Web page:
THE MEXICAN REVOLUTION AND ITS LEGACY
By Allan Wall
nation and its people need shared historical experiences, what Abraham
Lincoln called “the mystic chords of memory.” Annual commemorations
of national festivals help to reinforce a nation’s historical
In Mexico, Revolution Day, November 20th, is one such civic observance.
The Mexican Revolution began November 20th, 1910, as an uprising against longtime dictator Porfirio Diaz, who resigned and left the country in 1911.
But the abdication of Porfirio Diaz did not usher in an era of peace and prosperity. Far from it.
Francisco I. Madero, who started the revolution and became president, was overthrown by Victoriano Huerta, who in turn was overthrown by a coalition which then broke up into warring factions.
The two most colorful Revolutionary leaders were Pancho Villa, the “Centaur of the North” and Emiliano Zapata, leader of the “Liberation Army of the South.” They’ve also made the deepest impression on the collective psyche of Mexican identity.
Pancho Villa was defeated in 1915 at Celaya, the biggest battle of the Revolution, by Alvaro Obregon.
After the Carranza/Obregon faction triumphed over the Villa/Zapata alliance, a new constitution was drafted under Carranza’s leadership in 1917. It’s still in use, though with many amendments.
An interesting bit of trivia is that the Mexican Revolution was the first war anywhere in which an airplane dropped a bomb on a ship, in the battle of Topolobampo in 1913.
Foreign powers also intervened in the war. Germany supported Huerta, and later tried to make a deal with Carranza.
The United States supported Pancho Villa but then switched to backing Carranza. In retribution, the “Centaur of the North” launched a raid on Columbus, New Mexico. That raid provoked Pershing’s Punitive Expedition into northern Mexico, the first U.S. military operation to include the use of aircraft in a combat capacity. On Mexico’s east coast, the U.S. military briefly occupied the port of Veracruz. Mexican writer Arnaldo
The Mexican Revolution is honored each year in November, and Mexican schools teach its importance. It’s a key part of Mexican national identity.
The long-ruling PRI (Institutional Revolutionary Party) glorified the Mexican Revolution. That’s because the faction that eventually won the Revolution organized itself into a political party that eventually became known as the Institutional Revolutionary Party.
The PRI’s title (institutional + revolutionary) might sound like a strange juxtaposition. What it meant was that the PRI presented itself as the heir of the Mexican Revolution, continuing to grant the benefits of the people’s struggle for justice.
But times have changed. The PRI is no longer in control. What’s more, in recent years, some Mexicans have criticized the Revolution for not being all it was cracked up to be. It’s been belittled from the right end of the spectrum, and on the left for not having gone far enough.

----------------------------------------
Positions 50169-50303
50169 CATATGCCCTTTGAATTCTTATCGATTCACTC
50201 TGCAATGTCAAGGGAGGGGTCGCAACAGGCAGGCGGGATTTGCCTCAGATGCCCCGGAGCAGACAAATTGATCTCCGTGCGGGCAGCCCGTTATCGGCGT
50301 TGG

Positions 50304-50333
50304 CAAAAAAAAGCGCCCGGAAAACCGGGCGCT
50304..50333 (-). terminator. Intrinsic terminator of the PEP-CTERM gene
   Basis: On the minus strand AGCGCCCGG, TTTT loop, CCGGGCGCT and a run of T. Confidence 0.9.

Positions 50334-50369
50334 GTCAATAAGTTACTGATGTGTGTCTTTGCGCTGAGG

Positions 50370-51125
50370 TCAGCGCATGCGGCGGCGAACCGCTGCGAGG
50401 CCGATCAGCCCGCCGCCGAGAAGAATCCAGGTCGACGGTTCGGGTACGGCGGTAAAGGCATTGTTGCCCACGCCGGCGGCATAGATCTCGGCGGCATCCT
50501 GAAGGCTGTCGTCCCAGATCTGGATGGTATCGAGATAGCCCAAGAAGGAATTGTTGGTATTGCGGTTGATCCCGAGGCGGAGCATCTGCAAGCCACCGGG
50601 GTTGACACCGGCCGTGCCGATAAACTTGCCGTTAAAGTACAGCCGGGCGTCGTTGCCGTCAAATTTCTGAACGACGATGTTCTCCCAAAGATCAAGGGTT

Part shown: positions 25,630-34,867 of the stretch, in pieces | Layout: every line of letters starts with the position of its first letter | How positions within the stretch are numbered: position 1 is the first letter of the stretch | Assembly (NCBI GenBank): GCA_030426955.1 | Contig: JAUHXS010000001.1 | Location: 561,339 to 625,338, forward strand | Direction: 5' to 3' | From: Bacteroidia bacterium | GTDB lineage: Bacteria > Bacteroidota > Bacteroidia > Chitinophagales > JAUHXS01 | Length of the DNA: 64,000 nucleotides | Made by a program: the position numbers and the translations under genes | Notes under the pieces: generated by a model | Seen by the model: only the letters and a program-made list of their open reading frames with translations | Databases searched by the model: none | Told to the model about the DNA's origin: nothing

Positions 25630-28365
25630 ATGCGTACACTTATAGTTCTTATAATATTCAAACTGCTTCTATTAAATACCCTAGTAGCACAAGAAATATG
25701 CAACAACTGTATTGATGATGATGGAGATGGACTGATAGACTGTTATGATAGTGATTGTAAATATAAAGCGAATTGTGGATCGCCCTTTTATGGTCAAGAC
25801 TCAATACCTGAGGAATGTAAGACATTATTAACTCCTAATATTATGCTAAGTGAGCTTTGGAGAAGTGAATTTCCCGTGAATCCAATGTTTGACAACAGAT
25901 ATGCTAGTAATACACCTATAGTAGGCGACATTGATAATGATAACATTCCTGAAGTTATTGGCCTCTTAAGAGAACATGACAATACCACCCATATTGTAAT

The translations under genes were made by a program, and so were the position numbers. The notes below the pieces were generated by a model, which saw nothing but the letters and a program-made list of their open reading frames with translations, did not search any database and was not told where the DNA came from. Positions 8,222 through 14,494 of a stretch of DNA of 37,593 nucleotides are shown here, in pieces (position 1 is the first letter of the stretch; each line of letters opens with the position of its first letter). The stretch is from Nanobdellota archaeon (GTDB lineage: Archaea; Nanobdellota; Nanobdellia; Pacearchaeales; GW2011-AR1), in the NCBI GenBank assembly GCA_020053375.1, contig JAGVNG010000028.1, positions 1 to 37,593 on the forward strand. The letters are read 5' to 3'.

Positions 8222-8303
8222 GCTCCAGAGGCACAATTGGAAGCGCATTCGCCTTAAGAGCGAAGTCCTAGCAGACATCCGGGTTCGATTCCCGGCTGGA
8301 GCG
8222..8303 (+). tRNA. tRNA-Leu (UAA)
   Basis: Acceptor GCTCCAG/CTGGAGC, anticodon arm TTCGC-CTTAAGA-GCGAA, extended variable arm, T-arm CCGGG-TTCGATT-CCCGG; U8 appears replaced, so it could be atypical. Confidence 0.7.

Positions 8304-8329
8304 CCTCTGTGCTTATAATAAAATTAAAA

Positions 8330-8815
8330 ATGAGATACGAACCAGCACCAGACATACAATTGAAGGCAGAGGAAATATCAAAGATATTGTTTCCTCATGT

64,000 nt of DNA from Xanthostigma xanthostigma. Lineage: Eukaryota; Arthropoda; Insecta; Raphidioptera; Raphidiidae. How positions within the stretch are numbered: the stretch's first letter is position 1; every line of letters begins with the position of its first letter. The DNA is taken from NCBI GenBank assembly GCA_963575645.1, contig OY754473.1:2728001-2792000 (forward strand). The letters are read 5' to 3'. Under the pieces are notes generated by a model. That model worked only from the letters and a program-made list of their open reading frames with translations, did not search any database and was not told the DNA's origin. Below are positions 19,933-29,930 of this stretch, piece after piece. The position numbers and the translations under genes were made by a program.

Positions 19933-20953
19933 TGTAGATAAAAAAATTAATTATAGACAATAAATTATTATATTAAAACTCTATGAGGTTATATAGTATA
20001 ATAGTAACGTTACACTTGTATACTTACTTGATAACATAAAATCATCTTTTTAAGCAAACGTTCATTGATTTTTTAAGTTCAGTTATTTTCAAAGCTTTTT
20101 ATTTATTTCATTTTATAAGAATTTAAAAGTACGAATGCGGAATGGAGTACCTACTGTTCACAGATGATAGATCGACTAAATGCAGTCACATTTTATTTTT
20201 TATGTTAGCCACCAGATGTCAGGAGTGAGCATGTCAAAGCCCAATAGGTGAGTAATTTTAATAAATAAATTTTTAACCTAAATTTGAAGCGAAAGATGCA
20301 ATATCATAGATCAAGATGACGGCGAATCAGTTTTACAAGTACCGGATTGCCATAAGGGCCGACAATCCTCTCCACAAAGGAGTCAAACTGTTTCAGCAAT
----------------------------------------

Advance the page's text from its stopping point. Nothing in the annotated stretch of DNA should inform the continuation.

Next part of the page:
The Mexican revolutionaries represented different interests and ideologies. Zapata’s major cause was restoration of confiscated property in his region. As for Pancho Villa, it’s not at all clear what his ideology was.
The long-vilified Porfirio Diaz’ image has slightly improved. His accomplishments include economic development, a low crime rate and a peso on par with the pound sterling.
Madero was mostly in agreement with Diaz’ policies, but he thought the old dictator had been in office too long. To this day, Mexican congressmen and senators aren’t allowed to succeed themselves. Is that policy still relevant? Some say no, and want it changed. Allowing Mexican lawmakers to stand for re-election might make them more accountable to the voters.
Some have gone so far as to repudiate the Mexican Revolution altogether. Mexican pundit Sergio Sarmiento calls the Revolution a “monumental failure” which “destroyed a regime of poverty, inequality and authoritarianism” but also “ constructed another regime of poverty, inequality and authoritarianism.”
In 2007, Macario Schettino published a book entitled Cien Años de Confusión ( A Hundred Years of Confusion). Schettino asserts that despite its much-celebrated Revolution, 20th- century Mexico has not developed more successfully than other Latin American nations, whether you look at development in terms of the economy, education, health or social security. As for the progress made in Mexico since the Revolution, Schettino says such progress has been made in other countries that had no social revolution.
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As time goes by, how much could such criticism change the traditional mainstream perspective on the Mexican Revolution? How will future Mexican generations look back on the era, and what lessons can be drawn from it for the future?